“Think small, inconspicuous and less than attractive thoughts”, I repeated to myself, as I leaned in close to the truck door. After my last hitchhiking experience, I felt like I might be truly pushing my luck in jumping into another big rig again. At least there was only one person in this truck though.
“But maybe that’s a bad thing”, my brain whispered to me.
“Shush!” I demanded. “Nervous thoughts will only make me look more vulnerable than I already am.”
And so the dialogue with myself continued, as we drove along. Mango didn’t seem to notice though. He didn’t seem to be overtly threatening. His eyes stayed on the road and small talk was minimal. He asked me where I was headed and when he heard that I was thinking Springbok, but eventually Cape Town, he suggested that I just skip Springbok entirely. He himself was going to the Cape Town area. If I decided to just continue with him, I could have one continuous ride all the way from Keetmanshoop to Cape Town – no small feat, as there was over 1000 kilometers between the two. It would give him company along the way and be a direct trip back to Cape Town for me, leaving more time to visit with relatives before leaving Africa.
My brain whirred in thought. It was a fantastic offer and for R50, I couldn’t beat the price. A bus would have cost me at least double that and if I got out of the truck, I would then have to scavenge God knows how many more rides in order to get closer to where my flight would be departing in two weeks time. Plus, the sooner that I got to Cape Town, the more that I would be able to squeeze in, like a visit with aunts, uncles, cousins, a trip up Table Mountain, out to Cape Point, my Dad’s birthplace of Hermanus and maybe even another wine tour!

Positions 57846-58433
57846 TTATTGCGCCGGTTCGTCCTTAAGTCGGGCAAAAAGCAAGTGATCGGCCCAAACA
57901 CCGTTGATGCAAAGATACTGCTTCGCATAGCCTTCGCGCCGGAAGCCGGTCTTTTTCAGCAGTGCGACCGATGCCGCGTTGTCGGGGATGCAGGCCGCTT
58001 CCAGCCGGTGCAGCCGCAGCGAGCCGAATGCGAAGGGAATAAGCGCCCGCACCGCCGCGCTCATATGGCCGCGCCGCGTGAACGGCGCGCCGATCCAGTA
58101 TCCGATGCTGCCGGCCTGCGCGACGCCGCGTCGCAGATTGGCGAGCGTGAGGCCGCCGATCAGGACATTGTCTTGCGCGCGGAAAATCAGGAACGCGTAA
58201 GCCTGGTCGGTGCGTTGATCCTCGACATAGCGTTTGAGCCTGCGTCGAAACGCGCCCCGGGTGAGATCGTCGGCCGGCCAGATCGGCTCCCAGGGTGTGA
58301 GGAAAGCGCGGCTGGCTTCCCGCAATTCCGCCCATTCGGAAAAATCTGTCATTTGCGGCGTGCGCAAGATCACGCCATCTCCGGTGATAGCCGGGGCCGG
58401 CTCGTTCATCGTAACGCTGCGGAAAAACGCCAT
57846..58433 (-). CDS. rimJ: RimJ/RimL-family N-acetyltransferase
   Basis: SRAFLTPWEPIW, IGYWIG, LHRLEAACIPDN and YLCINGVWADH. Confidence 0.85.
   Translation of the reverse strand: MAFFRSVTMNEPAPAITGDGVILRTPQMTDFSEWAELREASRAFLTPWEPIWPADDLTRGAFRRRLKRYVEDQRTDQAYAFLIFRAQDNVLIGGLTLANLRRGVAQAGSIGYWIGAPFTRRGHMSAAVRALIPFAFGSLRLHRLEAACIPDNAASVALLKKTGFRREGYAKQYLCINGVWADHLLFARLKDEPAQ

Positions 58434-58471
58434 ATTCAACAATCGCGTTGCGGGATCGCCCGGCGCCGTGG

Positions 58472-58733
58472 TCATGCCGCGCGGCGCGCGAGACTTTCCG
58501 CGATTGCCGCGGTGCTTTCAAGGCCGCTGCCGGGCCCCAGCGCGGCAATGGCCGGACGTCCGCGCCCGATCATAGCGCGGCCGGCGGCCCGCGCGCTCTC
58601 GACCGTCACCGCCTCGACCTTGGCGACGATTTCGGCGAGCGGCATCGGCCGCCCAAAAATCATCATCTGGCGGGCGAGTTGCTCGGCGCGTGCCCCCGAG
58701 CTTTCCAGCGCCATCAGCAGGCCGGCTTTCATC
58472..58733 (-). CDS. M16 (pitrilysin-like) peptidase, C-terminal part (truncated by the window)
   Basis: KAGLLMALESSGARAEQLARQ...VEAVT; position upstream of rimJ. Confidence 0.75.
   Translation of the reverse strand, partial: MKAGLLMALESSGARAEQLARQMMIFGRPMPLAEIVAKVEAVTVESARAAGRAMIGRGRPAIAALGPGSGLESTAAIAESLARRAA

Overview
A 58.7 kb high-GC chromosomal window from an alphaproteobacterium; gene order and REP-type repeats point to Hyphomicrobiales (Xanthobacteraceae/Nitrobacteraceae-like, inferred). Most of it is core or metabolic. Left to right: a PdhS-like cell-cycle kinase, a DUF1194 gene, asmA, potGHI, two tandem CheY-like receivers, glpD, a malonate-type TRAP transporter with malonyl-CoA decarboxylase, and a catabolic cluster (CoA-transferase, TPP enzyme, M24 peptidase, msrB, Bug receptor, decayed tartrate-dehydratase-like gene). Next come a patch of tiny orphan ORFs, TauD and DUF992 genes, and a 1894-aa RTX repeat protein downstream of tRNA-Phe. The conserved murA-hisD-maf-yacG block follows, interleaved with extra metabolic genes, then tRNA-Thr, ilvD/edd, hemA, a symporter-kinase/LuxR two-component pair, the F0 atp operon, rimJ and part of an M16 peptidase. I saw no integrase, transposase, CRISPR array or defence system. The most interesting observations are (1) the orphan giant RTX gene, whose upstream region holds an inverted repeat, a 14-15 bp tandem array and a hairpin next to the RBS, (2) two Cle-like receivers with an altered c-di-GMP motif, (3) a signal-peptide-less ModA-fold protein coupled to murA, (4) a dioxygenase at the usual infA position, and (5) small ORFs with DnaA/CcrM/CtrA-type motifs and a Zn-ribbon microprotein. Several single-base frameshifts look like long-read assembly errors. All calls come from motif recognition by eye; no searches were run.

Of course, I could stay in the truck, watch Mango turn into a super sleaze ball and/or worse. I did not know the man and from experience, was leery about trusting anyone now.
Were my guardian angels still in place? Was it time for me to be tested again? If I fell asleep, would I wake up? All thoughts that had me sitting on the far edge of my seat. But I had listened to fate before and this could be another gift presented. Was this Africa’s final offer of faith? Time would surely tell, but was I willing to wait and see?
As the miles flew underneath the truck’s wheels, conversation ebbed and flowed between Mango and I. He smiled, but hands did not cross over to my side of the truck. We chatted, but it was sparse due to limited language between us more than anything. He seemed a simple man, doing his job and nothing more. My presence in the truck was a kindness and the norm for travel on African roads. I suspect that some ladies paid their fare in “favours”, especially when they travelled alone, but I continued to hold out hope that I would not have to pay this fee for my passage. My hope was that I served more as company, extra pocket money for his troubles, and distraction to keep him from being bored or falling asleep. Accidents along African roads had become legendary in traveller’s tales everywhere I went. Keeping a solo driver alert was more than just a perk at times – it was often a lifesaver.
The border approached and decisions would soon need to be made. You never knew how long you would be held up at the border, but once across it was only a few hours further to Springbok. The longer I travelled with my new companion, the more comfortable I became. Was it worth it to skip Springbok altogether, and a potential visit with cousins, in order to get to Cape Town faster? A deep breathe told me to take one step at a time and enjoy the world going by my window until the universe told me different.
And Namibia flew by.